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SERPINA1 gene

serpin family A member 1
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Normal Function

The SERPINA1 gene provides instructions for making a protein called alpha-1 antitrypsin, which is a type of serine protease inhibitor (serpin). Serpins help control several types of chemical reactions by blocking (inhibiting) the activity of certain enzymes. Alpha-1 antitrypsin prevents the digestive enzyme trypsin from breaking down proteins until trypsin reaches the intestines. Alpha-1 antitrypsin also inhibits other enzymes, including a powerful enzyme called neutrophil elastase that is released from white blood cells to fight infection.

Alpha-1 antitrypsin protects the lungs from neutrophil elastase, which can damage lung tissue if not properly controlled. Alpha-1 antitrypsin is produced in the liver and then transported to the lungs via the blood.

Health Conditions Related to Genetic Changes

Alpha-1 antitrypsin deficiency

More than 120 mutations in the SERPINA1 gene have been identified. Some of these mutations do not affect the production of alpha-1 antitrypsin, while others cause a shortage (deficiency) of the protein. Without enough functional alpha-1 antitrypsin, neutrophil elastase destroys the small air sacs in the lungs (alveoli) and causes lung disease. Excessive damage to the alveoli leads to emphysema, an irreversible lung disease that causes extreme shortness of breath.

Many SERPINA1 gene mutations change single protein building blocks (amino acids) in alpha-1 antitrypsin, which alters the protein's structure. The most common mutation that causes alpha-1 antitrypsin deficiency replaces the amino acid glutamic acid with the amino acid lysine at protein position 342 (written as Glu342Lys or E342K). This mutation results in a version of the SERPINA1 gene called the Z allele that produces very little alpha-1 antitrypsin.

Abnormal alpha-1 antitrypsin proteins may bind together to form a large molecule, or polymer, that cannot leave the liver. The accumulation of these polymers results in liver damage. In addition, lung tissue is destroyed because not enough alpha-1 antitrypsin is available to protect against neutrophil elastase. Polymers of alpha-1 antitrypsin may also contribute to excessive inflammation, which may explain some of the other features of alpha-1 antitrypsin deficiency, such as a skin condition called panniculitis.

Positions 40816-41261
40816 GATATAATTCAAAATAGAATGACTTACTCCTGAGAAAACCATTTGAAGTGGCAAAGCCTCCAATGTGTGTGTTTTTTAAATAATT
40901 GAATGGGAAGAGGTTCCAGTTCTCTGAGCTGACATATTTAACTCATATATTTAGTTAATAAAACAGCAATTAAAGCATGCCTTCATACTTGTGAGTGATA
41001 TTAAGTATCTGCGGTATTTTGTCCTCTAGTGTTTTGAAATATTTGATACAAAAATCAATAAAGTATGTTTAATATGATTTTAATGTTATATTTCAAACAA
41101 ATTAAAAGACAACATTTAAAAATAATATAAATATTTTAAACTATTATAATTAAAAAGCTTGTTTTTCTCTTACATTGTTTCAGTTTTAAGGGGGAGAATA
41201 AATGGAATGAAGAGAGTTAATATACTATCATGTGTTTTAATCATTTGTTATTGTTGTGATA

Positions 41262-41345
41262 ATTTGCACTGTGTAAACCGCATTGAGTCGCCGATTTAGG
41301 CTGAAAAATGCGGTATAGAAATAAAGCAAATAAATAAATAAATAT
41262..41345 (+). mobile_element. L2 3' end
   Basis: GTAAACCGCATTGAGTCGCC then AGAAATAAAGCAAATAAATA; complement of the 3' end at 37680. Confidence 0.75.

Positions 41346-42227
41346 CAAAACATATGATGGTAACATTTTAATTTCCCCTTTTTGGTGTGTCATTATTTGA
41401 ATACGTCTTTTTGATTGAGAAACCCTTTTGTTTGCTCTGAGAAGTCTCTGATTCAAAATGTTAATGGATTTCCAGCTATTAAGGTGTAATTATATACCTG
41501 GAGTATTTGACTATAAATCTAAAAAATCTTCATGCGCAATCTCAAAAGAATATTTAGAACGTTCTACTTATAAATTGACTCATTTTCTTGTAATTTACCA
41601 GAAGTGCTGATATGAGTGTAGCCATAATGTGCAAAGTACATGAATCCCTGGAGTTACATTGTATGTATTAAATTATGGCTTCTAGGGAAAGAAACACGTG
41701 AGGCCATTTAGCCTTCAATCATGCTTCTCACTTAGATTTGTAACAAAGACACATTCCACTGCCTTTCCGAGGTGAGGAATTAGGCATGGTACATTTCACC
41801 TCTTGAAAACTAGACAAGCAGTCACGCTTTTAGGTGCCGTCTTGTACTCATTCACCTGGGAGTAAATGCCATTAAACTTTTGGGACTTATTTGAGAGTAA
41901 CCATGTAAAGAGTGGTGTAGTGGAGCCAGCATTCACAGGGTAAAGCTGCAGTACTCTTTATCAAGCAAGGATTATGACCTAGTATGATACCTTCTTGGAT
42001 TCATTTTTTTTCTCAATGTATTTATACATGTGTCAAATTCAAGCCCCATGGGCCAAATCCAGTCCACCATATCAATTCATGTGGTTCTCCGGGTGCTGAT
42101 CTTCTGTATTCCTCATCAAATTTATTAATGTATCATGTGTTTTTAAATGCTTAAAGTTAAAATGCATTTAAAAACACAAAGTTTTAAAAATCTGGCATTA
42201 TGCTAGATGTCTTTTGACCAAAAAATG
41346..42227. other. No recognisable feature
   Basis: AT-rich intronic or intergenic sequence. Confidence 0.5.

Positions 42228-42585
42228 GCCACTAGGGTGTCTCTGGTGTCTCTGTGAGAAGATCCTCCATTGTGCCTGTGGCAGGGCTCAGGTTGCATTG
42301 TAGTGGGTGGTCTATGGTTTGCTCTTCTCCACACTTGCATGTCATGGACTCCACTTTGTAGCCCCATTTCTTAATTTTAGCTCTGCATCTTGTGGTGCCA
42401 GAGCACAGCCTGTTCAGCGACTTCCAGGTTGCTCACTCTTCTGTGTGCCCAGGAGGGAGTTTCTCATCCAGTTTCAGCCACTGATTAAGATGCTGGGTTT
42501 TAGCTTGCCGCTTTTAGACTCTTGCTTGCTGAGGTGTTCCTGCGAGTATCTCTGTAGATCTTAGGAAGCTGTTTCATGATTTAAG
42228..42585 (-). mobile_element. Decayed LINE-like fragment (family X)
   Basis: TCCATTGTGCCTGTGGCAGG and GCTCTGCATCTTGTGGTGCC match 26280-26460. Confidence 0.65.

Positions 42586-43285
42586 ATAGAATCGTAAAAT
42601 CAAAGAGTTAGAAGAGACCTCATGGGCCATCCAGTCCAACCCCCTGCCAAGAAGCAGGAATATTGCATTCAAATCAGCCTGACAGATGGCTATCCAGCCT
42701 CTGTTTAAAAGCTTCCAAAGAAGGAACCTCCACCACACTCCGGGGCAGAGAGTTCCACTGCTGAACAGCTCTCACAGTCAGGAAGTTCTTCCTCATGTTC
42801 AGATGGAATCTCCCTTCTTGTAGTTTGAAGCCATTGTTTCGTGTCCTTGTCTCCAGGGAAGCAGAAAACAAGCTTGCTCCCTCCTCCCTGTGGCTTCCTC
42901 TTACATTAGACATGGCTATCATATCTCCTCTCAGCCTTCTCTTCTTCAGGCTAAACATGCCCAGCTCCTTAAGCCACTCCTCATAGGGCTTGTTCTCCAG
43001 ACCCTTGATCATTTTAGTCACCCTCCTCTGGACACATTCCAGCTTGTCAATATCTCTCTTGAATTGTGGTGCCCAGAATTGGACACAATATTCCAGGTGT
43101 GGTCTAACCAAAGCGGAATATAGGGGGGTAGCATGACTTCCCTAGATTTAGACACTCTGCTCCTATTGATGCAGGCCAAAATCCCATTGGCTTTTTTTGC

Other SERPINA1 gene mutations lead to the production of an abnormally small form of alpha-1 antitrypsin that is quickly broken down in the liver. As a result, little or no alpha-1 antitrypsin is available in the lungs. While the liver remains healthy in individuals with these mutations, the lungs are left unprotected from neutrophil elastase.

More About This Health Condition

Other Names for This Gene

  • A1A
  • A1AT
  • A1AT_HUMAN
  • AAT
  • alpha-1 antiproteinase
  • alpha-1 antitrypsin
  • alpha-1 proteinase inhibitor
  • alpha1AT
  • PI
  • PI1
  • protease inhibitor 1 (anti-elastase)
  • serine (or cysteine) proteinase inhibitor, clade A (alpha-1 antiproteinase, antitrypsin), member 1
  • serpin peptidase inhibitor, clade A (alpha-1 antiproteinase, antitrypsin), member 1

Additional Information & Resources

Tests Listed in the Genetic Testing Registry

Scientific Articles on PubMed

Catalog of Genes and Diseases from OMIM

Research Resources

References

  • Gilis D, McLennan HR, Dehouck Y, Cabrita LD, Rooman M, Bottomley SP. In vitro and in silico design of alpha1-antitrypsin mutants with different conformational stabilities. J Mol Biol. 2003 Jan 17;325(3):581-9. Citation on PubMed
  • Gooptu B, Lomas DA. Polymers and inflammation: disease mechanisms of the serpinopathies. J Exp Med. 2008 Jul 7;205(7):1529-34. doi: 10.1084/jem.20072080. Review. Citation on PubMed or Free article on PubMed Central
  • Lomas DA, Parfrey H. Alpha1-antitrypsin deficiency. 4: Molecular pathophysiology. Thorax. 2004 Jun;59(6):529-35. Review. Citation on PubMed or Free article on PubMed Central
  • Parfrey H, Mahadeva R, Lomas DA. Alpha(1)-antitrypsin deficiency, liver disease and emphysema. Int J Biochem Cell Biol. 2003 Jul;35(7):1009-14. Review. Citation on PubMed
  • Perlmutter DH, Brodsky JL, Balistreri WF, Trapnell BC. Molecular pathogenesis of alpha-1-antitrypsin deficiency-associated liver disease: a meeting review. Hepatology. 2007 May;45(5):1313-23. Review. Citation on PubMed
  • Ranes J, Stoller JK. A review of alpha-1 antitrypsin deficiency. Semin Respir Crit Care Med. 2005 Apr;26(2):154-66. Review. Citation on PubMed
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